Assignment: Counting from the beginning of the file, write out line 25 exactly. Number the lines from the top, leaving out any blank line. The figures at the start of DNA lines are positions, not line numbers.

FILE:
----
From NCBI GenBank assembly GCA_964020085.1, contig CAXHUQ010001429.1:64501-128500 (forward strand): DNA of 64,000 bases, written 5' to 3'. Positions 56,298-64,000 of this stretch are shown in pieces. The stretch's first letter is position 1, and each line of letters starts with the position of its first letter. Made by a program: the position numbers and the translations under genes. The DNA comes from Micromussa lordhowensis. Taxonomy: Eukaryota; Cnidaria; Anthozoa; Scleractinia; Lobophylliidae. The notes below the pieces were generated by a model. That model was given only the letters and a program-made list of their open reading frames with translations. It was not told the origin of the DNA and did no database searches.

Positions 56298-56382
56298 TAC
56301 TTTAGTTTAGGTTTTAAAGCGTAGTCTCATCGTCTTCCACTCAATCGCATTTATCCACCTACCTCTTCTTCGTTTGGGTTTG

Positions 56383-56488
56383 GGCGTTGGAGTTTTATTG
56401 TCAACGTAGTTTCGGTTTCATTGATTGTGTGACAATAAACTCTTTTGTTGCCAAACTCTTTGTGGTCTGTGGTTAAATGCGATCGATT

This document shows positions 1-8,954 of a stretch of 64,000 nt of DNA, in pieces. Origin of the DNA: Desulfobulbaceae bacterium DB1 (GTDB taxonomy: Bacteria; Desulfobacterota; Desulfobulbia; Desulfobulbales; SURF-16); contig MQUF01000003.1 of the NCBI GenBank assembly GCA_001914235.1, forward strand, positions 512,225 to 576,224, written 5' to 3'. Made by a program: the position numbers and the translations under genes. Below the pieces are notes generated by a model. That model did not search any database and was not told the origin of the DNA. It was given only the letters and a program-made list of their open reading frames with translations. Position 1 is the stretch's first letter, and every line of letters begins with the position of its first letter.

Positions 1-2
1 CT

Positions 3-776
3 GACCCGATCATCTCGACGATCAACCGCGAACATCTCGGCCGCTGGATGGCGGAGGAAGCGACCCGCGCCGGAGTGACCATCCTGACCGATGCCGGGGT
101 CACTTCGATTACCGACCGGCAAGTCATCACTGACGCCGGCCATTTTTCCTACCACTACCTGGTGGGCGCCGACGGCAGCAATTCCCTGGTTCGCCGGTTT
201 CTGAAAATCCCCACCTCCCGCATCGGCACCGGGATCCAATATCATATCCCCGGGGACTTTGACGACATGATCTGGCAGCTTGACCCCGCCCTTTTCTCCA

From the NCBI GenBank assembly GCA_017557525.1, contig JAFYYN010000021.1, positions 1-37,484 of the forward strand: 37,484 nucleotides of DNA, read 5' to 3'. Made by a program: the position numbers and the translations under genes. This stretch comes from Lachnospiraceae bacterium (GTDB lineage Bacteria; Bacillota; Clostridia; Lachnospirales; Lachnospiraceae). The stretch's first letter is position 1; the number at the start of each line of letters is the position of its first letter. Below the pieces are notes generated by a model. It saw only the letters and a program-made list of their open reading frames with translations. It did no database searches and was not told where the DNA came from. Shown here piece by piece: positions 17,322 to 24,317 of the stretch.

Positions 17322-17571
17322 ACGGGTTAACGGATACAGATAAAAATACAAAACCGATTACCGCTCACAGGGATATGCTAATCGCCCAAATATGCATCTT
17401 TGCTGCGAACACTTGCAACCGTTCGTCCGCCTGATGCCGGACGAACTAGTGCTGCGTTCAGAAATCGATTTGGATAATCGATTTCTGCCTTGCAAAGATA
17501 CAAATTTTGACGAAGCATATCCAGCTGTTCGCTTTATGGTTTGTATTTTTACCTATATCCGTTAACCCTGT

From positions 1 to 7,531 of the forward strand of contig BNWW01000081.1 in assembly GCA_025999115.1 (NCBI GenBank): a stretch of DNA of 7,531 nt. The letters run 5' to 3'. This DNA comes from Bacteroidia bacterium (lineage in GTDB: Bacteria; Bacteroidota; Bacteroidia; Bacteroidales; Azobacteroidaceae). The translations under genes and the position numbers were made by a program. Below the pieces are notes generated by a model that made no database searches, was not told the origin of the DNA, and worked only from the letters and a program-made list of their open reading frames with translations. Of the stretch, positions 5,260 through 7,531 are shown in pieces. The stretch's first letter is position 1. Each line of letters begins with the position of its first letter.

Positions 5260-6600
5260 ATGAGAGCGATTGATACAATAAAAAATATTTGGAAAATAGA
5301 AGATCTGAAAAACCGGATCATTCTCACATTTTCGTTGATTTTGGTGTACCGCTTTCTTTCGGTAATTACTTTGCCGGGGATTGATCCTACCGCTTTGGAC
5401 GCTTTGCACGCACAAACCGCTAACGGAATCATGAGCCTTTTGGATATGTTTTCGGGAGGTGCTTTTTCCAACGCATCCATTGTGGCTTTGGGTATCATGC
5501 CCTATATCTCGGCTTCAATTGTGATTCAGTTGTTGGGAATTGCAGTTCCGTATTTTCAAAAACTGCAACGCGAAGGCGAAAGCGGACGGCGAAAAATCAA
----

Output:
5501 CCTATATCTCGGCTTCAATTGTGATTCAGTTGTTGGGAATTGCAGTTCCGTATTTTCAAAAACTGCAACGCGAAGGCGAAAGCGGACGGCGAAAAATCAA